The advice is a little tricky though, because there is potential value in modeling our faith practices to others. We give witness to the centrality of our faith when we take Lent seriously. So for me the issue becomes one of motivation. Is my focus on God or on me? Am I letting someone see what I am giving up with the hope they focus on how good I am or with the hope they see how central God is? The hope that they praise me or praise God? Is it for God’s glory or my own?

Blessings during this Lenten season.

The Final Days of Lent

Here we are at the beginning of Holy Week, which means our 40 days of Lenten preparation for the death and resurrection of Jesus are nearing an end.

During these days of Lent we have (hopefully) been focusing in a special way on our life with God – nurturing our relationship with God and deepening in our appreciation for God’s enormous and unconditional love for us.

Many of us made special efforts during this period to engage in the Lenten practices of fasting, almsgiving and prayer. We may have given up something that distracted us from our discipleship. We may have taken up some practices, perhaps attending an extra Mass during the week, or engaging in some charitable activity.

We can look at such practices just as something we did during Lent, and say good-bye to them once Lent is “officially” over. But perhaps we might consider making such practices part of our life. If we’ve given up something, we’ve discovered during these days that it is not something we need for our happiness. Even if we don’t give it up completely and forever, perhaps we might still occasionally refrain. If we’ve taken up some new practice, perhaps we’ve found that it is such an aid to our spiritual growth that it makes sense to continue the practice.

You get the idea. My invitation today is to take a look at the practices you have been engaging in during Lent and ask whether they deserve a permanent (or at least frequent) part of your spiritual practice, even as this season of Lent draws to a close.

Fasting, Almsgiving and Prayer

Several weeks ago, I gave a reflection at a Taize prayer service we held in my parish, St. Hubert’s in Chanhassen. I decided to use the gospel of the day – St. Matthew’s account of Jesus instruction to his disciples on prayer, almsgiving and fasting – as the starting point for my reflection. That is the reading we hear every year on Ash Wednesday and prayer, almsgiving and fasting are considered by Catholics to be traditional Lenten practice. The use of this Matthew reading as a Gospel reading during Ordinary Time struck me as an important reminder that these three practices are not merely “Lenten practicees” but as fundamental Christian practices that are important for us to engage in regularly at all times during the year.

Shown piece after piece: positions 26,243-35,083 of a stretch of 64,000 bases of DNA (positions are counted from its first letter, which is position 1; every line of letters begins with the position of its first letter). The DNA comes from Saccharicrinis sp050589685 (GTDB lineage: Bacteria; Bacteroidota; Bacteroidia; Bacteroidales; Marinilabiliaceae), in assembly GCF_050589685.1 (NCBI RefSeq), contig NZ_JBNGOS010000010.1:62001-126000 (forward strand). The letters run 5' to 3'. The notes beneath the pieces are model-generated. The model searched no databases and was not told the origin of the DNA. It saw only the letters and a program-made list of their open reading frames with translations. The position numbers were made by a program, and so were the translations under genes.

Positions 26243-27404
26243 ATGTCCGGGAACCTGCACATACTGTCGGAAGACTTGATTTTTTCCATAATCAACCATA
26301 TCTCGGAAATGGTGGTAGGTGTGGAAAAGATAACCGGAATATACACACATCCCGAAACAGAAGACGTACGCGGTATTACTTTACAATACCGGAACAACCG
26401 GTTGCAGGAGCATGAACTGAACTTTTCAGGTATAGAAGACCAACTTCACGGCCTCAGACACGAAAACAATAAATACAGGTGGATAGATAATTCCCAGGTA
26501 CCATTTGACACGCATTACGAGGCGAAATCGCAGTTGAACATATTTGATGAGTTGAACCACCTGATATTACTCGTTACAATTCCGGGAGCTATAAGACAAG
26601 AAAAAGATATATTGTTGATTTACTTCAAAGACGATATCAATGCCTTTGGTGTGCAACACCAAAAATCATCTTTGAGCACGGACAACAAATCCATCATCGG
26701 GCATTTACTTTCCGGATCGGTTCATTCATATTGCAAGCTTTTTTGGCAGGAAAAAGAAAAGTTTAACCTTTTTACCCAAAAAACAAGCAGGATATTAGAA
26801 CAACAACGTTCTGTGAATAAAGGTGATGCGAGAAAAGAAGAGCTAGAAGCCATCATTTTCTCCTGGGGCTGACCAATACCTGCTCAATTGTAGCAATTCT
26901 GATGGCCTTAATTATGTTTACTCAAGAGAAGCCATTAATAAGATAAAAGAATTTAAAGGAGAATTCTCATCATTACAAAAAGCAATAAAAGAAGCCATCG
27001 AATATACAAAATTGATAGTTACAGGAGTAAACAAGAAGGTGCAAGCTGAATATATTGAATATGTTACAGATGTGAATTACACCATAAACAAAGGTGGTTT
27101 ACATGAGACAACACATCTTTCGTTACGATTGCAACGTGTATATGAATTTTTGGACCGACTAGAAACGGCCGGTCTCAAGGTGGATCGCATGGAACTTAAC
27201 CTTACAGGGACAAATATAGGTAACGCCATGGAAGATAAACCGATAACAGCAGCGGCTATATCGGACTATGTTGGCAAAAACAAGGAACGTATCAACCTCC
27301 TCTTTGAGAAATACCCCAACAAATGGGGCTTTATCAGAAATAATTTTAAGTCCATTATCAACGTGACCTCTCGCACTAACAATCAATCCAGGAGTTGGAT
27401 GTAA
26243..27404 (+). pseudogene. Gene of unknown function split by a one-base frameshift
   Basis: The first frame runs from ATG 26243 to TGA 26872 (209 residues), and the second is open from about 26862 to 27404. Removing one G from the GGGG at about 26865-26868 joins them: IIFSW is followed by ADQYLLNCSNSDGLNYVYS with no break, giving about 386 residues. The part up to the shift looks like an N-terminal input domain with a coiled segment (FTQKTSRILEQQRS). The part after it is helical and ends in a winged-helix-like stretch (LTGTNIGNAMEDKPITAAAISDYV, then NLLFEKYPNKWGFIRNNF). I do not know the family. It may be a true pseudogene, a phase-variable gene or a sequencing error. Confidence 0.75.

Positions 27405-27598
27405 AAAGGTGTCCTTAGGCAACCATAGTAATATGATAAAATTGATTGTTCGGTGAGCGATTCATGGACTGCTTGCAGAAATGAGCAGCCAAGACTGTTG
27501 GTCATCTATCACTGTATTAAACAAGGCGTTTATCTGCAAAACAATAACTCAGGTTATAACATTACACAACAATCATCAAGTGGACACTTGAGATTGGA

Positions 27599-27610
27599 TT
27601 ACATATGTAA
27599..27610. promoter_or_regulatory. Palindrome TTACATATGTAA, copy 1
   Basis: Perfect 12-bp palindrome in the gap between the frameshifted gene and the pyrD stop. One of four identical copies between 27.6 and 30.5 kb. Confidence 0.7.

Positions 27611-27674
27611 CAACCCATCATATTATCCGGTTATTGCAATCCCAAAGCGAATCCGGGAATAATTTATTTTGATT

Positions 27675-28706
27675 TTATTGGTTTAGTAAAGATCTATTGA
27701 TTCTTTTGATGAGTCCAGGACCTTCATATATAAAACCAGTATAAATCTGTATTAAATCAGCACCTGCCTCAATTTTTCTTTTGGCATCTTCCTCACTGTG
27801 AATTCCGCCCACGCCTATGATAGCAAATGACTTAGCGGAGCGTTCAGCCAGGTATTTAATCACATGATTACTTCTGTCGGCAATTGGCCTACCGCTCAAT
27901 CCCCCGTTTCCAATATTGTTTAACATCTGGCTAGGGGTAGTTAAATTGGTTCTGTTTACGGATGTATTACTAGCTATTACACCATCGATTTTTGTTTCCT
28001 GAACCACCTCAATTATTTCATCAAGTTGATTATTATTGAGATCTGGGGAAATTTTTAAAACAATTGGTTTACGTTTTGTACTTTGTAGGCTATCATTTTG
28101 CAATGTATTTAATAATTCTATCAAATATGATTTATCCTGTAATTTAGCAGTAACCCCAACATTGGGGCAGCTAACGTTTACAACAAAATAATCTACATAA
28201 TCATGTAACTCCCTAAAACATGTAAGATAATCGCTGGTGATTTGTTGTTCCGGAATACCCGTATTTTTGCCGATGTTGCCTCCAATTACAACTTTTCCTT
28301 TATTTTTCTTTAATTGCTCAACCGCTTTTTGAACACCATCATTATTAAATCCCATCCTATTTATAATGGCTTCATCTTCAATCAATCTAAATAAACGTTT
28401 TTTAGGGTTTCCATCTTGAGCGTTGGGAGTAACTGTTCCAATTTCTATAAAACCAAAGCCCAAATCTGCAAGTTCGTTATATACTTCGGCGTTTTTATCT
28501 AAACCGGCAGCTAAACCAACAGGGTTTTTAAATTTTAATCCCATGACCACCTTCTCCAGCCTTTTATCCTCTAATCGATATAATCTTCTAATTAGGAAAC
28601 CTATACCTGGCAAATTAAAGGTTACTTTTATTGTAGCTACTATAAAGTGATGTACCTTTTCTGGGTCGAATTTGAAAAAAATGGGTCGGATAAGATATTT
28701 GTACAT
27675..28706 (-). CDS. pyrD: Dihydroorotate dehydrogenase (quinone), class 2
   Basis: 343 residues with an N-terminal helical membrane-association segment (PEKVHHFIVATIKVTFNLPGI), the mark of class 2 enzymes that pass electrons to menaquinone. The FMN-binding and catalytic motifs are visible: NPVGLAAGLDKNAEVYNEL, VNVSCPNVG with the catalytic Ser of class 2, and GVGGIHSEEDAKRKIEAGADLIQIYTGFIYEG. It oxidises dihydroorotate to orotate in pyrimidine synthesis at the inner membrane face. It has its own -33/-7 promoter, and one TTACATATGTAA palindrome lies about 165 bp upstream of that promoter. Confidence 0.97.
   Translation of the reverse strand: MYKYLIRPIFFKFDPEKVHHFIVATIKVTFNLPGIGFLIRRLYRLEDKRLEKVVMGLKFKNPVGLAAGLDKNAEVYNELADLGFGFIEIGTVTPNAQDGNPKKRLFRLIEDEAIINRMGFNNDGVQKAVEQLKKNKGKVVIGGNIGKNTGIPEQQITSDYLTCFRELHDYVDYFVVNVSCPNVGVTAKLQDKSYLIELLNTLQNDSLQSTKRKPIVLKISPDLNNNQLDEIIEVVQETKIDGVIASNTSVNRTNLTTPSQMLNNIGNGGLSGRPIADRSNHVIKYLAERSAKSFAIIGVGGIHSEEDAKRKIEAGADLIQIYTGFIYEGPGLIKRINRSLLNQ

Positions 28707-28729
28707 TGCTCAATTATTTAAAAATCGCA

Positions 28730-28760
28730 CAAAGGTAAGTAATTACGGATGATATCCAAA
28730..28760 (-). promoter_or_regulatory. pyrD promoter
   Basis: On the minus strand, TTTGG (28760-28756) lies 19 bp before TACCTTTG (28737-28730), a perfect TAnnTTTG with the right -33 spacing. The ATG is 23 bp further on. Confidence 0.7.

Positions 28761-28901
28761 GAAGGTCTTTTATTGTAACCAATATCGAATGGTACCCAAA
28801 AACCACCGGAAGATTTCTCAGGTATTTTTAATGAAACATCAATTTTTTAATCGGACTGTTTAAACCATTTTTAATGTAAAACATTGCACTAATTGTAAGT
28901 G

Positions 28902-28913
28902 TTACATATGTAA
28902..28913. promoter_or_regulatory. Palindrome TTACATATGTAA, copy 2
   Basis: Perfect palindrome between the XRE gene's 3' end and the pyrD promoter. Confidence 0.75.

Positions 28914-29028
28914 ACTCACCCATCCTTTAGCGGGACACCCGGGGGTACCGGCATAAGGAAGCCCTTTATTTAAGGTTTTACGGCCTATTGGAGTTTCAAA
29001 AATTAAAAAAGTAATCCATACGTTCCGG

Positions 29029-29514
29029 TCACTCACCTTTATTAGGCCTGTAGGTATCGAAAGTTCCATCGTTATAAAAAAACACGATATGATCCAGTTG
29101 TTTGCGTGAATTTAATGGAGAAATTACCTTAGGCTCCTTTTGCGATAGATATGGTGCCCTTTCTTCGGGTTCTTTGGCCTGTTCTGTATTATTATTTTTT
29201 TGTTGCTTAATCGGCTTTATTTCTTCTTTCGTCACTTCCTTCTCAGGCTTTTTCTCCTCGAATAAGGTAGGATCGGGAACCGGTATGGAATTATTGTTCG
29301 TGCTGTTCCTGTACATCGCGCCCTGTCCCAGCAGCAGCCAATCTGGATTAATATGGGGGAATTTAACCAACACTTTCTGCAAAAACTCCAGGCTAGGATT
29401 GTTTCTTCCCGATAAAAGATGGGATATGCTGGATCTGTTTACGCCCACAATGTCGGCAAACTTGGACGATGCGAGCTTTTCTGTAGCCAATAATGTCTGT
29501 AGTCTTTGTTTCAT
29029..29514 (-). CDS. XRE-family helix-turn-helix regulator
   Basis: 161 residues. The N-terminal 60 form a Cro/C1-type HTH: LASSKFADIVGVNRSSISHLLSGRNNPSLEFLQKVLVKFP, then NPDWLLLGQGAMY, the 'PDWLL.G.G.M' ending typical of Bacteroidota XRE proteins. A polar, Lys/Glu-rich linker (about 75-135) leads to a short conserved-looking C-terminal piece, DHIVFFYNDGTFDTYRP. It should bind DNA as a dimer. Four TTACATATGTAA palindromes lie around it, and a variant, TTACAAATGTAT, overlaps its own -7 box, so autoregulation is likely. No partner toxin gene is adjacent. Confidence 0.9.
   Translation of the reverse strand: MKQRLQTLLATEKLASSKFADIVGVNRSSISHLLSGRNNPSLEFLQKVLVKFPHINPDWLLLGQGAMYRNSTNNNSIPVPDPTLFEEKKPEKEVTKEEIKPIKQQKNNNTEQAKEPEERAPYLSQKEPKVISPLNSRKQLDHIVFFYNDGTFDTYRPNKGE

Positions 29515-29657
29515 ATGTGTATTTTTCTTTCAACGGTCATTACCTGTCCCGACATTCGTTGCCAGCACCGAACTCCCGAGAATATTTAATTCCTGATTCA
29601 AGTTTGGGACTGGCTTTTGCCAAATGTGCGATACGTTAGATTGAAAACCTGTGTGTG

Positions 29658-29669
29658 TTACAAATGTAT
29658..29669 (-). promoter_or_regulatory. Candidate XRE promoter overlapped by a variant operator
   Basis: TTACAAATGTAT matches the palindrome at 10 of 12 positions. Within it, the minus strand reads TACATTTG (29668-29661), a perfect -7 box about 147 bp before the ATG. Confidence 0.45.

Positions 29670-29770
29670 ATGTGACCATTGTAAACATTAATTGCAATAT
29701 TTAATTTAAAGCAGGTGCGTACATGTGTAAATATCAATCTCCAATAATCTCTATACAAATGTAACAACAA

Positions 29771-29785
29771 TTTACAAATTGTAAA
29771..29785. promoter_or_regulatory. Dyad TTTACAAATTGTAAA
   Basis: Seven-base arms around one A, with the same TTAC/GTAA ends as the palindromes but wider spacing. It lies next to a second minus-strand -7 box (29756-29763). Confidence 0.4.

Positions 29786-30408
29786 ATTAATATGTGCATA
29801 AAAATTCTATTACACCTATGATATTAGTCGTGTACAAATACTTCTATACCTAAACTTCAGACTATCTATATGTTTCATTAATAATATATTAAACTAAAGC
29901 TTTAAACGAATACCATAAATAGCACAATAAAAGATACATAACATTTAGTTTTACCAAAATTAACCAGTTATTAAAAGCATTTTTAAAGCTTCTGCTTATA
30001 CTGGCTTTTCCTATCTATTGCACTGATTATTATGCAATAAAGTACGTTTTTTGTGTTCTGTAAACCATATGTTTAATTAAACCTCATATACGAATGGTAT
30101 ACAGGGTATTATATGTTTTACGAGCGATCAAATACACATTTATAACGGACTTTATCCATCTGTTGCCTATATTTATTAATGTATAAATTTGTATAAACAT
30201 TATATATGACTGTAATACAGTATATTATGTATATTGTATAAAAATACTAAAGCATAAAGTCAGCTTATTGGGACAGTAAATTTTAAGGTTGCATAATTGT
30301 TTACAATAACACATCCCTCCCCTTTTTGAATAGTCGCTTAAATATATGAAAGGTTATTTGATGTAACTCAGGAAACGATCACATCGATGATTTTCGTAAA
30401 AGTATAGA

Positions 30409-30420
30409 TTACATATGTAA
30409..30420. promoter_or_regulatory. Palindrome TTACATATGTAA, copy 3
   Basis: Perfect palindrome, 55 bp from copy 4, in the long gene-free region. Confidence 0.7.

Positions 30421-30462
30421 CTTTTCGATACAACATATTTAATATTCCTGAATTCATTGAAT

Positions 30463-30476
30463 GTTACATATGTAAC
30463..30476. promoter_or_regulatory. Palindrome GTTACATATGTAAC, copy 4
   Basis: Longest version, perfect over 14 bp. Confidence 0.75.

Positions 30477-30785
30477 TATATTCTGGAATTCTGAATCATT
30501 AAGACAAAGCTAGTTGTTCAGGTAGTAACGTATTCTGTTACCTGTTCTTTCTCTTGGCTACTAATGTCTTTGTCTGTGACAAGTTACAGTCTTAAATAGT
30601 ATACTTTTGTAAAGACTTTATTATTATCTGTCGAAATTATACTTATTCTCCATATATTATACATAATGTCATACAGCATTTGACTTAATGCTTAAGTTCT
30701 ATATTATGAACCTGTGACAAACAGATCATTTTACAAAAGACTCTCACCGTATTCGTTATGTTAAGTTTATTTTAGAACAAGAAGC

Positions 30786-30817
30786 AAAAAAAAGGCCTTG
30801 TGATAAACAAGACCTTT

It has been a while since Elena and I have managed to coordinate our schedules to produce a podcast, so we decided to take advantage of the opportunity to do so before she heads off to a three-week voice program at Brevard. This podcast is based on the reflection I gave during the Taize prayer service. It begins with a reading from Matthew’s Gospel and then gives some thoughts about each of the three practices.

You can stream the podcast (which runs for 13:36) from the icon below or can download it from here. (Remember that you can now also subscribe to Creo en Dios! podcasts on iTunes.)

Prayer, Almsgiving and Fasting

Tonight I will be attending a Taize prayer service in my parish and offering a brief reflection on the readings. The Gospel reading I selected for tonight’s service is today’s Gospel reading from St. Matthew, which contains Jesus’ instructions on prayer, almsgiving and fasting.

As Catholics will recall, this is a reading we hear at the beginning of Lent every year, since prayer, almsgiving and fasting are viewed as traditional Lenten practices. The inclusion of this reading in a Gospel in the month of June is an important reminder to us that these are not practices reserved for Lent. Rather, all three are fundamental (and therefore year-round) aspects of the lives of all of us who call ourselves Christians.

Almsgiving is not an optional activity. If you have any doubt about that, go back and re-read the judgment passage in the 25th Chapter of Matthew. Jesus is quite clear how the sheep and goat will be separated at the end of the day and it is all about “what you did for the least of these.”

Fasting, other than as part of some crash diet, is not something all that consistent with our consumerist culture, which encourages us to always want and have more. For Christians, fasting is not only an act of solidarity of those without, but an important reminder that the source of our ultimate satisfaction is nothing we can find and accumulate here.